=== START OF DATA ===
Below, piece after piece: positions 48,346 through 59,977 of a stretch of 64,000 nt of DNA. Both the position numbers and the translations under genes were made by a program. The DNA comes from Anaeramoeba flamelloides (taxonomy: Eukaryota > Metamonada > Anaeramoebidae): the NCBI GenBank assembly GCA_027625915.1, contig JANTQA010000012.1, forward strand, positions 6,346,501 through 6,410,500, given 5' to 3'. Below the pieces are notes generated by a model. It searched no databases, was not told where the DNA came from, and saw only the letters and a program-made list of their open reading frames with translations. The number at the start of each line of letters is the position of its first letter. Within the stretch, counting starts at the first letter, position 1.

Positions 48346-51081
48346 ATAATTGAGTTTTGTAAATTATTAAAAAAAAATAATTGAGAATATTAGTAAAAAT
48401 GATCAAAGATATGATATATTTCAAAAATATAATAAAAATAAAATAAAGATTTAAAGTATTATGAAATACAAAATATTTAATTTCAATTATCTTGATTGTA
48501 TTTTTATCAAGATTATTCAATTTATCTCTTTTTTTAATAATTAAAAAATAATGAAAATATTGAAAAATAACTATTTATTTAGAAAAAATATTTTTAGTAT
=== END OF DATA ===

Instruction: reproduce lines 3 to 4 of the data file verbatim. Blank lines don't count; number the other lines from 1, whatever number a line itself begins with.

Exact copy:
48346 ATAATTGAGTTTTGTAAATTATTAAAAAAAAATAATTGAGAATATTAGTAAAAAT
48401 GATCAAAGATATGATATATTTCAAAAATATAATAAAAATAAAATAAAGATTTAAAGTATTATGAAATACAAAATATTTAATTTCAATTATCTTGATTGTA